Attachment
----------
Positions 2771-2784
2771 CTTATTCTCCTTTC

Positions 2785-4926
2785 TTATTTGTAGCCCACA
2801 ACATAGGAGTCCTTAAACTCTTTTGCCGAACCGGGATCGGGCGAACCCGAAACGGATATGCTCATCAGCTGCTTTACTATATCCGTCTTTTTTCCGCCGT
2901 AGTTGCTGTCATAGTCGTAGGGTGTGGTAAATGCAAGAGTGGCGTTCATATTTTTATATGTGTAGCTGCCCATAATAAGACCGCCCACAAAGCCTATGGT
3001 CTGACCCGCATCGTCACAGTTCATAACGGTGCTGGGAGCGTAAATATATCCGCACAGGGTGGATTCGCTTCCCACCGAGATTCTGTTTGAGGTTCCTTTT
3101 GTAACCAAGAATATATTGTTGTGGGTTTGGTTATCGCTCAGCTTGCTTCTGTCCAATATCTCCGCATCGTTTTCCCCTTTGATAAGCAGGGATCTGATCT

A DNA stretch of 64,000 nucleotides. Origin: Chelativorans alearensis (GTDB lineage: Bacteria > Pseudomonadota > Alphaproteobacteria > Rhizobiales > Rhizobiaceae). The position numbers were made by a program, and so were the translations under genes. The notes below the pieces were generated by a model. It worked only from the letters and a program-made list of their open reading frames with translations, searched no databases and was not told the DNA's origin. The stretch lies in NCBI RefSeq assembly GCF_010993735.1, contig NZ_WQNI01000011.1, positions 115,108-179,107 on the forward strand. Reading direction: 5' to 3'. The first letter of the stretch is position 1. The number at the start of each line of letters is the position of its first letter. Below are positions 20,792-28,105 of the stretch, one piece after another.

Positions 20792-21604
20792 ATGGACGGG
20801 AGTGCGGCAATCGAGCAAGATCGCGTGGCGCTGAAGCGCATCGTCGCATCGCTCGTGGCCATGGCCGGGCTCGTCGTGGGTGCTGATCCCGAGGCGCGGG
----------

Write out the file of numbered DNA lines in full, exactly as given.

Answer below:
Positions 2771-2784
2771 CTTATTCTCCTTTC

Positions 2785-4926
2785 TTATTTGTAGCCCACA
2801 ACATAGGAGTCCTTAAACTCTTTTGCCGAACCGGGATCGGGCGAACCCGAAACGGATATGCTCATCAGCTGCTTTACTATATCCGTCTTTTTTCCGCCGT
2901 AGTTGCTGTCATAGTCGTAGGGTGTGGTAAATGCAAGAGTGGCGTTCATATTTTTATATGTGTAGCTGCCCATAATAAGACCGCCCACAAAGCCTATGGT
3001 CTGACCCGCATCGTCACAGTTCATAACGGTGCTGGGAGCGTAAATATATCCGCACAGGGTGGATTCGCTTCCCACCGAGATTCTGTTTGAGGTTCCTTTT
3101 GTAACCAAGAATATATTGTTGTGGGTTTGGTTATCGCTCAGCTTGCTTCTGTCCAATATCTCCGCATCGTTTTCCCCTTTGATAAGCAGGGATCTGATCT

A DNA stretch of 64,000 nucleotides. Origin: Chelativorans alearensis (GTDB lineage: Bacteria > Pseudomonadota > Alphaproteobacteria > Rhizobiales > Rhizobiaceae). The position numbers were made by a program, and so were the translations under genes. The notes below the pieces were generated by a model. It worked only from the letters and a program-made list of their open reading frames with translations, searched no databases and was not told the DNA's origin. The stretch lies in NCBI RefSeq assembly GCF_010993735.1, contig NZ_WQNI01000011.1, positions 115,108-179,107 on the forward strand. Reading direction: 5' to 3'. The first letter of the stretch is position 1. The number at the start of each line of letters is the position of its first letter. Below are positions 20,792-28,105 of the stretch, one piece after another.

Positions 20792-21604
20792 ATGGACGGG
20801 AGTGCGGCAATCGAGCAAGATCGCGTGGCGCTGAAGCGCATCGTCGCATCGCTCGTGGCCATGGCCGGGCTCGTCGTGGGTGCTGATCCCGAGGCGCGGG